Year 7 and 8 students from the Whanganui East Rural Schools Cluster swapped studying for cycling when they took to the Ohakune Old Coach Rd recently.

It was one of the physical activities in the Tuia Challenge, created about five years ago to teach leadership and to familiarise the students with each other.

Upokongaro School principal Warren Brown organised the cycle ride and said the 60 or so students who participated loved it.

"It was a mixture of uphill and downhill, through bush and farmland. It's quite a picturesque ride and it was well worth doing," Brown said.

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"We stopped for lunch at one point and I couldn't get the students off their bikes, they just wanted to carry on, but some of us needed a bit of a rest."

The Whanganui East Rural Schools Cluster is made up of Fordell, Okoia, Aberfeldy, Whangaehu, Kaitoke, Mangamahu and Upokongaro.

The students set off from Horopito and finished their ride three hours later when they arrived in Ohakune.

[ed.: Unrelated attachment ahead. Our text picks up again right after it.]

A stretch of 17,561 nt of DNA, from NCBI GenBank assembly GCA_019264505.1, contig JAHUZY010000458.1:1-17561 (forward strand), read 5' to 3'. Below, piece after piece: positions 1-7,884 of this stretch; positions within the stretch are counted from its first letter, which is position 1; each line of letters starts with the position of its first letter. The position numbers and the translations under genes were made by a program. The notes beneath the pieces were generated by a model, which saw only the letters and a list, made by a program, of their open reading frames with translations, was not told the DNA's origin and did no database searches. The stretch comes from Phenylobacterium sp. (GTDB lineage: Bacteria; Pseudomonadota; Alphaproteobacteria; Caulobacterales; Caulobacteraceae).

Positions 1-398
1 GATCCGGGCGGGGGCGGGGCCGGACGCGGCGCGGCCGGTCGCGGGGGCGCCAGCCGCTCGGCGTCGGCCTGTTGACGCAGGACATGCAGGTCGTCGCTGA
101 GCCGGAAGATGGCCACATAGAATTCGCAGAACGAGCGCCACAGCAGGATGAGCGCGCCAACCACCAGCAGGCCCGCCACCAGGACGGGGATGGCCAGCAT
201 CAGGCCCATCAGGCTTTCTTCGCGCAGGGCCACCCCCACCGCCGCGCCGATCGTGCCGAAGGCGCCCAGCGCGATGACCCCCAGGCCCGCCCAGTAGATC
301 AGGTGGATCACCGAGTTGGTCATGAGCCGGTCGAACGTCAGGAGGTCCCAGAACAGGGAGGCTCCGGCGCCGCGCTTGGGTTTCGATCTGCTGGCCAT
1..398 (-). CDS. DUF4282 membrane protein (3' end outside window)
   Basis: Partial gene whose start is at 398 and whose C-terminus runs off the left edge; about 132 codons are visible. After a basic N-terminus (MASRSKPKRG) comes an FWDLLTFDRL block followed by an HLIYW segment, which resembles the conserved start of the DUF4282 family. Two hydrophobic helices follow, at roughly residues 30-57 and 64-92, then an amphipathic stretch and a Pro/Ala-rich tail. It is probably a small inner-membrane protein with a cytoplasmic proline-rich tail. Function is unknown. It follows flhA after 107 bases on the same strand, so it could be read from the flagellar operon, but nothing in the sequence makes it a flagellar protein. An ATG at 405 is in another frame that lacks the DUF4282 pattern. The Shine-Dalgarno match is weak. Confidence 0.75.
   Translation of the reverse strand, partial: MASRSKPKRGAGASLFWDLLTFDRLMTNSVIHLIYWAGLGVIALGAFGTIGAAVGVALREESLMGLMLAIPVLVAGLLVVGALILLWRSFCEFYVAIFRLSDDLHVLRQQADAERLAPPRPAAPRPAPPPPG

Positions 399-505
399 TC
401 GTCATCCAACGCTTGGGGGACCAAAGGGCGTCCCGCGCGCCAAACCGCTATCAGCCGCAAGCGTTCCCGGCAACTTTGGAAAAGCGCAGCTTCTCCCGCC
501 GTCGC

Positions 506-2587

"They rose to the challenge. If riders were having trouble on the hill, they'd stop and walk to the top with them," Brown said.

"They supported each other, they were aware of what those kids that were struggling were going through and those are the sort of skills we are building and developing."

The Tuia Challenge consists of two out of school activities with the rest of the cluster schools and two in-school activities.

Mangamahu School principal Rosalie Matthews said the Tuia Challenge was an appropriate name.

"I have three girls here, they said it was very challenging. They don't ride that much and there were quite a few hills they had to walk up, but overall they really enjoyed it," she said.

"It's not just about physical challenges, the kids also have to develop or take on a new skill, last year I taught my kids how to knit and another girl started guitar lessons."

Matthews said it all started with a leadership camp near Raukawa Falls earlier in the year.

"We stayed for a two day camp there with all the other cluster schools because it's a real icebreaker for everybody to get to know each other," Matthews said.

"The social aspect is very important, especially for schools as small as mine. It's good for them to interact with everybody else."

On the camp, students completed a high ropes course and throughout the rest of the year they have competed in or will compete in athletics, cross-country and swimming.